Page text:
“First, please be advised that the investigation into the death of Jonathan Luna is a joint investigation by the Federal Bureau of Investigation – Baltimore Office and the Pennsylvania State Police,” Assistant DA Moyer wrote me. “The Federal Bureau of Investigation is the primary investigating agency. The Lancaster County District Attorney’s Office has been apprised regarding the investigation by the primary investigating agency only because Lancaster County is the jurisdiction where the death occurred. The Luna death remains an open investigation.
“Your (Right to Know) request is denied based on several reasons as detailed herein. First, regarding the autopsy report, the request is denied under the RTK (Right to Know) law and the law enforcement privilege in that this is an open and ongoing criminal investigation.
“Specifically, conversations with the Chief of the Violent Crimes Unit/Supervisor of the Luna investigation for the United States Attorney’s Office for the Eastern District of Pennsylvania have revealed that the Luna investigation is an open and ongoing federal criminal investigation in which the leads are continuously being developed and additionally that the Luna case is part of an open federal grand jury investigation afforded secrecy under federal grand jury proceedings. Furthermore, releasing the autopsy report, considering the highly confidential facts within that report, would definitively and negatively impact the Luna investigation currently and into the future.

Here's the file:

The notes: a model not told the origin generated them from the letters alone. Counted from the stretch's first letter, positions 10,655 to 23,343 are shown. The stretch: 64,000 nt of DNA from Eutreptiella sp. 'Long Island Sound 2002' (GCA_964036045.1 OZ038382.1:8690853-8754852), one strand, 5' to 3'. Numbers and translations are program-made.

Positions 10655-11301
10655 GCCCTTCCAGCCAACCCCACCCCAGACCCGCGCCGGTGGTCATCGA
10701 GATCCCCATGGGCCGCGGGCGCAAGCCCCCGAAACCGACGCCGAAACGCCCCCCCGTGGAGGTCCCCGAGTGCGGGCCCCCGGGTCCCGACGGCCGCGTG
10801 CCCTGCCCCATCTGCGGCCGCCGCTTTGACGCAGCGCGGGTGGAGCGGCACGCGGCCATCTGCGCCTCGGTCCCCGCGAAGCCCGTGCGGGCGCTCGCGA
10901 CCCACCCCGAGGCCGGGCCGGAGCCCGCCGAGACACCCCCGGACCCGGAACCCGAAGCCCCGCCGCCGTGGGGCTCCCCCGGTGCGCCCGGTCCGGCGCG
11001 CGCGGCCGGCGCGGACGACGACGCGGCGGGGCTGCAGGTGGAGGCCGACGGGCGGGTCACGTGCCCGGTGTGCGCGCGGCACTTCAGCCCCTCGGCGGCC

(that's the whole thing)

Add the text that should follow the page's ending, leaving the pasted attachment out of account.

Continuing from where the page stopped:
“Moreover, because the Luna case is an open federal grand jury case, the records and materials of the case are afforded protection of the secrecy of the federal grand jury process which should preclude release under Pennsylvania’s RTK law.”
At the time, the Chief of the Violent Crimes Unit in the Philadelphia U.S. Attorney’s Office, mentioned in the DA office letter, was Assistant U.S. Attorney David Webb.
In 2009, I telephoned Webb to ask what was going on with the Luna case. AUSA Webb responded that, by law, “I can’t comment even about the existence of a grand jury.” He did express understanding and concern for Luna’s plight. “I’m an assistant U.S. Attorney too,” Webb said.
Interestingly, in 2001, President Obama appointed Webb as U.S. Marshal for the Eastern District of Pennsylvania, headquartered in Philadelphia.